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#27 Catching Fire by Suzanne Collins

This review has pretty big spoilers for The Hunger Games, the first book in the trilogy, so it goes under a cut. Spoilers for Catching Fire are pretty minimal. 


Katniss and Peta have done the impossible. They have both survived The Hunger Games. But Katniss’s decisions in the arena have had long term effects that can be felt in every corner of Panem. An uprising has been sparked, and the Capitol is looking to Katniss to blame. Will she be able to play by the Capitol’s rules to ensure her survival, or will she join in the revolution?

The Hunger Games was one of my favorite reads of 2009, and I was really excited about revisiting the characters in its sequel, Catching Fire. I’m happy to say that it lived up to my very high expectations. Unlike The Hunger Games, the book does not play out like an endless adrenaline rush, but instead a tug of war between the repressed people of Panem and President Snow. Although The Hunger Games did a great job of displaying the Capitol’s cruelty, it feels a lot more personal in Catching Fire, as its attention is directed right on Katniss. Viewed by President Snow and much of Panem as the figurehead for a revolution, Katniss must convince the world that her decision with the berries was not an act of defiance but the irrational whim of a silly girl in love. This means persuading Panem once again that she is madly in love with Peeta, despite the fact that she hasn’t had the chance to deal with her own confused emotions regarding both Peeta and her closest friend Gale. Katniss is not given the chance to decide between the two men, the capitol has already made the decision for her. This aspect gave the love triangle storyline a little more weight, escalating it above the overused concept of a girl who simply can’t decide between the two amazing men that are absolutely in love with her.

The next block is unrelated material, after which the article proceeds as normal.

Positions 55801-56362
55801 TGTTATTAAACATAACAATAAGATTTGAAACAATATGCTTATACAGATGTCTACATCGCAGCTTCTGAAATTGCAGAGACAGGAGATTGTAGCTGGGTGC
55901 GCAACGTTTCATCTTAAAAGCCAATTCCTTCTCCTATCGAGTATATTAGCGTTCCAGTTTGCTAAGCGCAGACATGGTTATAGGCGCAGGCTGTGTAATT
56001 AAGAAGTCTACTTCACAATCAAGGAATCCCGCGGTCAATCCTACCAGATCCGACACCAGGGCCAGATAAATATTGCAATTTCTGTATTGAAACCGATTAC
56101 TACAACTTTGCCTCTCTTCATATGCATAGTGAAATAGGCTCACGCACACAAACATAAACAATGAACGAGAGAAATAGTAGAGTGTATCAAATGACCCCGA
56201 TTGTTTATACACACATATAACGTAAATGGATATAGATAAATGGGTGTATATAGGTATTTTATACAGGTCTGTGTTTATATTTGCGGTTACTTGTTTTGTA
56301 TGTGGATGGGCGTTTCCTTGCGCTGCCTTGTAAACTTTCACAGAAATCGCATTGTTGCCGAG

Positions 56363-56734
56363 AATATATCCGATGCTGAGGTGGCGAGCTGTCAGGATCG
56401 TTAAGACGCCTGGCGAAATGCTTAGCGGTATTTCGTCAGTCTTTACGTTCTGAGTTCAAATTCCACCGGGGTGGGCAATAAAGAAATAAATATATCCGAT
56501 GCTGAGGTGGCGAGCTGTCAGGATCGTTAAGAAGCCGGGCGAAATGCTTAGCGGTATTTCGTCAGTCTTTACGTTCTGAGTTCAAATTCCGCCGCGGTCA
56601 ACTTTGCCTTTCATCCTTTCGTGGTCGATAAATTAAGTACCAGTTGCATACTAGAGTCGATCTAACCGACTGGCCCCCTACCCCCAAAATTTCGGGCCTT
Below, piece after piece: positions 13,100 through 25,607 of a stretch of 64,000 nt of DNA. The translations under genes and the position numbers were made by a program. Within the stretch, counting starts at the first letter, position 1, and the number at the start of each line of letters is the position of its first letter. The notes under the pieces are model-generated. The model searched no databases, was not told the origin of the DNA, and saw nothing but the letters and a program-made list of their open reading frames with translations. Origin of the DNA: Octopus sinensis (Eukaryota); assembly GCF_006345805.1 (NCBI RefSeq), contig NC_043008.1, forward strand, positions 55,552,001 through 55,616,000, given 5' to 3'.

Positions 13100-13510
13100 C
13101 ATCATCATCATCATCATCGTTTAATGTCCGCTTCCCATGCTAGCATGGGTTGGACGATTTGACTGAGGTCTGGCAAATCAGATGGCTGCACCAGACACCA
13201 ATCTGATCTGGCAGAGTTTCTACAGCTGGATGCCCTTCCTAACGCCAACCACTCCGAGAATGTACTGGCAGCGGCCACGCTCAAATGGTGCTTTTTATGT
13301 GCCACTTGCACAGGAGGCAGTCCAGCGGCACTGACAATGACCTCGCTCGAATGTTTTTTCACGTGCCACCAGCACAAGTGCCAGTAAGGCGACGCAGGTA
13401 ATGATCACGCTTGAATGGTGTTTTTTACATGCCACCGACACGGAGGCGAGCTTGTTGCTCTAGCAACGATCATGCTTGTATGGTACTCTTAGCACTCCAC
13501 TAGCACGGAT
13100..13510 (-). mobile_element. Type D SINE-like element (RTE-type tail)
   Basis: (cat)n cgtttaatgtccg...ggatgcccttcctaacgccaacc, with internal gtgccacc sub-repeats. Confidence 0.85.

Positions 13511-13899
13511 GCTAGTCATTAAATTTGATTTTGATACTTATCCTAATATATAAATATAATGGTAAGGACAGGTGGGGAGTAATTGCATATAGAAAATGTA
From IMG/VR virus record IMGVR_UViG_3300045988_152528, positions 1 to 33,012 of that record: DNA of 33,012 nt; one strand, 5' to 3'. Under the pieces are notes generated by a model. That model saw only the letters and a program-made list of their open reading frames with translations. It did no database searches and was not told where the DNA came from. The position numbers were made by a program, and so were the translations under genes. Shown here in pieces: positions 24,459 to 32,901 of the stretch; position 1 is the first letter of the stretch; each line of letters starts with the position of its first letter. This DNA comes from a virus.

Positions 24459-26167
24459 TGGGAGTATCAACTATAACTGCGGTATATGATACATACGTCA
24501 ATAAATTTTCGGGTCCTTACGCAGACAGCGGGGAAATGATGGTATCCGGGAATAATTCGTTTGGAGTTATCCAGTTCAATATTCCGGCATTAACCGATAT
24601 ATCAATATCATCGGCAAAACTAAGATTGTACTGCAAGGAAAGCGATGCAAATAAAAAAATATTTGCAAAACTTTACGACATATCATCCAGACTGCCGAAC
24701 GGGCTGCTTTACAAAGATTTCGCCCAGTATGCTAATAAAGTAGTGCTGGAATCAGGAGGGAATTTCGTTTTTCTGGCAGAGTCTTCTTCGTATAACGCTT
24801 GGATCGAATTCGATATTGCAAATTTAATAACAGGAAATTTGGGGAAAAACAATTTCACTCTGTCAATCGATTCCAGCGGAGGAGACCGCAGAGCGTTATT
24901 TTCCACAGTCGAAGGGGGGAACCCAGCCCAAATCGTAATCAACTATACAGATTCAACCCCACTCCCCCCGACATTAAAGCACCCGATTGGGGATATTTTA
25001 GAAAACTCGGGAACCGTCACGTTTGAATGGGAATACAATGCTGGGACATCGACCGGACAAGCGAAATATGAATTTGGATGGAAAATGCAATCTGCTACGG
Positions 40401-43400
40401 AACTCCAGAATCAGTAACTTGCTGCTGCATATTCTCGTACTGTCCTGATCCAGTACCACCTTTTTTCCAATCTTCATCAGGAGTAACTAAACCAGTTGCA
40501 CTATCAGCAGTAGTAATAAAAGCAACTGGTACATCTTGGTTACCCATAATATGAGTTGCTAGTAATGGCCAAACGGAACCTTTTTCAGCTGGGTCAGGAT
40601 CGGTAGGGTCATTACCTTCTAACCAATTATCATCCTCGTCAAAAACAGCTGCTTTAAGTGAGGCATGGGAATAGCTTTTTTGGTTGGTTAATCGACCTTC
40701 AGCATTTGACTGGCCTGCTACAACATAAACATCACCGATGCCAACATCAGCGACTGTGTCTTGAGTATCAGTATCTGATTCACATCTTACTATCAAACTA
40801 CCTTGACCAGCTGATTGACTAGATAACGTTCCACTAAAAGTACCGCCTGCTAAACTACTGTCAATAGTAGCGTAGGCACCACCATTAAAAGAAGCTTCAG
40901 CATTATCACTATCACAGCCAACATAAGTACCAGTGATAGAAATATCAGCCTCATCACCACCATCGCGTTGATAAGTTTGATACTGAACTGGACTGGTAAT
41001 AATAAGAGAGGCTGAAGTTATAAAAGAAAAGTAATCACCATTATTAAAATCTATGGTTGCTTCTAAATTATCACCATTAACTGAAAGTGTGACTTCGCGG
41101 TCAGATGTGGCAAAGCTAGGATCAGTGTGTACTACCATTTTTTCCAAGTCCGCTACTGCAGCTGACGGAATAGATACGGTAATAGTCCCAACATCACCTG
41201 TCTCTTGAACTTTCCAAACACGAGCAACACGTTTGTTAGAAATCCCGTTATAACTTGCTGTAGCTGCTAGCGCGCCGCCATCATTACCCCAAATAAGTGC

Another theme that was expanded upon from The Hunger Games is the sharp division between the have and the have-nots, or the people of the twelve Districts and the citizens of the Capitol. This is illustrated best in a scene where Katniss and Peeta are brought into an elaborate banquet. When Katniss can’t handle another bite, she’s handed a drink that will force her to throw up so she can eat more. Katniss and Peeta are disgusted, thinking of their family and friends that starve back at home. At the same time, the people of the Capitol, as seen most acutely in Katniss’s prep team, are not necessarily bad people, just ignorant. So separated from the harsh reality of the Districts, and completely unused to the idea of need, they cannot grasp the concept of starvation and poverty, or see the true horrors of the games.

Catching Fire is a fantastic sequel to The Hunger Games. Although I didn’t quite match my fiancé’s record of reading it in one four hour sitting, I pretty much flew through it in just two afternoons. Once again Suzanne Collins holds nothing back, despite the fact that these books are intended for a young adult audience. The story told here is complex, political, and brutal. The characters are likable, my favorites being the lead Katniss and her mentor Haymitch. I loved getting to learn more about the other districts and the characters that we meet from them. The book does end on a bit of a cliffhanger, and I know that I will be eagerly waiting the conclusion of the trilogy Mockingjay, which will be coming out in late August.


Rating: five stars
Length: 391 pages
Source: borrowed from my fiancé
Challenge: This book is part of the Sci-Fi Reading Challenge and the 2010 Young Adult Reading Challenge
Similar Books: The Moon is a Harsh Mistress by Robert Heinlein (my review) is another tale of politics and revolution. Garth Nix’s Shade’s Children (my review) is another YA dystopia that explores violence involving adolescents, although I didn’t like it as much
Other books I've read by this author: The Hunger Games (my review)

xposted totemporaryworlds , bookish  and goodreads
Tags: dystopias, five stars, science fiction, suzanne collins, the hunger games, year published: 2009, young adult
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